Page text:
Tuesday, September 18, 2012

Friday, September 14, 2012

We still have the death penalty for treason in GB

Marketing Guatemalan products to Mexicans can be like selling Zion-branded bacon to the citizens of Tehran at the best of times. So perhaps one can just about sympathise with the brand manager who recently took the daring decision to do this...

It probably won't assuage indignant Chapines to know that the Castillo family, makers of the 'national' heirloom brew are descended from Bernal Díaz de Castillo , who had an important chunk of Mexican history behind him before ending up as Antigua's alcalde

Nor will they take much comfort from the fact that Pollo Campero also tries to pass itself off as an indigenous Mexican fast food chain...at least the one in Tapachula, Chiapas does. 

Alternative re-renderings of the Gallo brand have been suggested on Facebook and other social media platforms in order to coax it back from the edge of suicide...

In a sense Mexicanising Gallo has been just a logical expansionist step after the more granular approach represented by the regionally-flattering varieties already introduced. (I mean, surely there's a Guatemalan Quiko...or two?) 

But of course this is the time of year in which the nationalistic sentiments of many Chapines are naturally emboldened. And it's just that an unfortunate historical coincidence means that there is a similar opportunity to target lager-swilling patriots across the northern border, which the makers of 'nuestra cerveza' clearly fancied a tilt at. 

And perhaps the real problem here is that the Castillo company has decided to sell their twelve packs for a lot less than they can typically be purchased for down here...69 pinche pesos!

This furore takes me back to the days when I was tasked with explaining the interwebs to a collection of wine-soaked old school marketeers and PR practioners in the mid-90s. 

I recall the look of horror one adopted when he finally grasped the fact that the days of geographically-compartmentalised communications were coming to an end. He was soon taking us a trip down memory lane recounting the syrupy tale of a small crisis he had helped contain – the Danes had discovered that Head & Shoulders shampoo made your hair fall out, but thanks to his sterling efforts nobody else outside Denmark was any the wiser!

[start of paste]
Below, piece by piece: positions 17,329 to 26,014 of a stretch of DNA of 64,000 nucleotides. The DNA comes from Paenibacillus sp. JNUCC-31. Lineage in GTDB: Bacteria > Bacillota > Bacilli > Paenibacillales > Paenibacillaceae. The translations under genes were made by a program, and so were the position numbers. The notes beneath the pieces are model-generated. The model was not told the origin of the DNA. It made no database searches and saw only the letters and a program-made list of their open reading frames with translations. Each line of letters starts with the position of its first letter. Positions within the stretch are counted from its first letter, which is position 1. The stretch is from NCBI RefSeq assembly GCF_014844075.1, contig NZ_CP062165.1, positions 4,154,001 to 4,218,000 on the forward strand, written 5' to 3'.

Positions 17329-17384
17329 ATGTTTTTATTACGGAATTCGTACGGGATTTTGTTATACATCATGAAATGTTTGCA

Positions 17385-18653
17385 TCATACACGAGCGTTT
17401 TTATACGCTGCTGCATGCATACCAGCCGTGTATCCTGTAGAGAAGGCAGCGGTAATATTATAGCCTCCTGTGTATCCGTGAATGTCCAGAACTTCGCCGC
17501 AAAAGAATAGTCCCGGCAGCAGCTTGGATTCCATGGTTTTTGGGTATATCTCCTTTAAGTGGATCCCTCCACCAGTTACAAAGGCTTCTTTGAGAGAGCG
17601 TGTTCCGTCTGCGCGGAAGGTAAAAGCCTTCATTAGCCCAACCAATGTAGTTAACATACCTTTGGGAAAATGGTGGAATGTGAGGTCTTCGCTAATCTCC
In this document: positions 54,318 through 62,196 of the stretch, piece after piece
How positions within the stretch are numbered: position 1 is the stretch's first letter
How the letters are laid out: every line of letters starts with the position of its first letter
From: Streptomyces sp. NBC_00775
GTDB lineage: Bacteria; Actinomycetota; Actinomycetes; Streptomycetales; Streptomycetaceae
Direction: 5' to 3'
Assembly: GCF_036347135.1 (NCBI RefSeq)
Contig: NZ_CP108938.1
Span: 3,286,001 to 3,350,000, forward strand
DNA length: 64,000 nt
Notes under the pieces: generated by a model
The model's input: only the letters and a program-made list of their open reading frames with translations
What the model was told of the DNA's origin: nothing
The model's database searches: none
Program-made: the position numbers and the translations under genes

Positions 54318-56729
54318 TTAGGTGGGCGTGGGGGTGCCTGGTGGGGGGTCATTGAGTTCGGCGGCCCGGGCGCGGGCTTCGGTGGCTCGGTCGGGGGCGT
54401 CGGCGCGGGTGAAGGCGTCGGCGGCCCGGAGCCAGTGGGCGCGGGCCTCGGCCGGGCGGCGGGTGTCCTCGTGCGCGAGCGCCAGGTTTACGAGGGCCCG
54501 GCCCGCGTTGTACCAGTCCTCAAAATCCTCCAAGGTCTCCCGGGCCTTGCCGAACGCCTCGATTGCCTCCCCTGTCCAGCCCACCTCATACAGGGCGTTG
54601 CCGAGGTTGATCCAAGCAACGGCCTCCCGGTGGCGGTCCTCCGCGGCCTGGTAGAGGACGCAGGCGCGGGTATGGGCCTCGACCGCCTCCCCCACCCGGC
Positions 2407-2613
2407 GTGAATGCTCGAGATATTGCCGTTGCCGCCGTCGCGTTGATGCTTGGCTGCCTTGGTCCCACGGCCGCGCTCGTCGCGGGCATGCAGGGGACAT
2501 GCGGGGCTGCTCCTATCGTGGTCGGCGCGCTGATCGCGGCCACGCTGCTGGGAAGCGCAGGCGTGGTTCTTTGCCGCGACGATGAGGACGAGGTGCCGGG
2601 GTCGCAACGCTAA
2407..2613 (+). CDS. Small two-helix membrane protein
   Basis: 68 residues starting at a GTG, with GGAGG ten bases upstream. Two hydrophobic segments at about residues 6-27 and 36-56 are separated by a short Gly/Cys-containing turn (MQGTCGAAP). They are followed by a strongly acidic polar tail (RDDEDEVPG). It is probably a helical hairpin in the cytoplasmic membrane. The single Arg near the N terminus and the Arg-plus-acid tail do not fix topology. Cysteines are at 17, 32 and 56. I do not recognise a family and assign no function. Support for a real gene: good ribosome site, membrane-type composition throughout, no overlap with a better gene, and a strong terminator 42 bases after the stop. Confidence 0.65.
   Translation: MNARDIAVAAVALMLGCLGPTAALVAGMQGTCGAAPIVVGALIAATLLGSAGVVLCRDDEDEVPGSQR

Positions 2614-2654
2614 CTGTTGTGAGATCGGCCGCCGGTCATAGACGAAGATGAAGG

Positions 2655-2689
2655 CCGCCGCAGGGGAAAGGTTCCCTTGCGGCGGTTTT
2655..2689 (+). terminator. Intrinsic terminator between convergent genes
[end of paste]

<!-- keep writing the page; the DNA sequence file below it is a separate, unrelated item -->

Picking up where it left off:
Meanwhile here in Guatemala calls for a Gallo boycott may yet gather momentum. One doubts whether it could be sustained in a market with only two major brands, but the Brahva social media marketing team should be fired if they don't take full advantage! 

Meanwhile here is a handy guide to 100% Chapin products which may still be purchased with a clean conscience...

16th September Update: This just in...

Ali Baba and the 40 Thieves

Yesterday turned out to be a day that the bad guys of Antigua will want to forget  – our alcalde and various business associates were arrested for setting up a mutually beneficial system of public works contracts. As for the nice folk over at the La Reunion resort, well, this happened to them.

Still, the chaos and panic created by the morning's eruption has been exaggerated by the outside world's media. Fox reported "mass evacuations" and the BBC originally went with 30,000 people displaced, before reluctantly reducing the number this morning to 11,000 (and blaming their source for the earlier inflation). 

In the Prensa Libre today the lead story was the downfall of Adolfo Vivar not the volcanic eruption, which was given as much space as the launch of the new iPhone, news which had frankly already been left out in the sun for a while. 

This moment, which occurred around 10:15am yesterday was indeed very photogenic, but lasted not more than about 30 minutes. There were further substantial eruptions later in the day, but nothing of quite the same magnitude and things have calmed down considerably today. The authorities expect Fuego to fully 'stabilise' in the next 24 hours.

Meanwhile it is not especially clear who is now in charge of Antigua, or at least will be for the foreseeable future, now that we are apparently likely to be mayor-less. (It is somewhat improbable that Guatemala follows the IOC in awarding the cheater's vacant position to the second placed competitor, and we won't be holding our breath for a GB-style bi-election.) 

Yesterday we tried to pay our water bill, but con permisito was not enough to get us past the new set of security guards outside the Muni. 

All round, a day of almost unprecedented excitement here in Antigua, the stand-out adrenalin rush coming in the late afternoon when I installed the new Seagate 750GB 7200rpm/SSD hybrid drive in my Macbook Pro!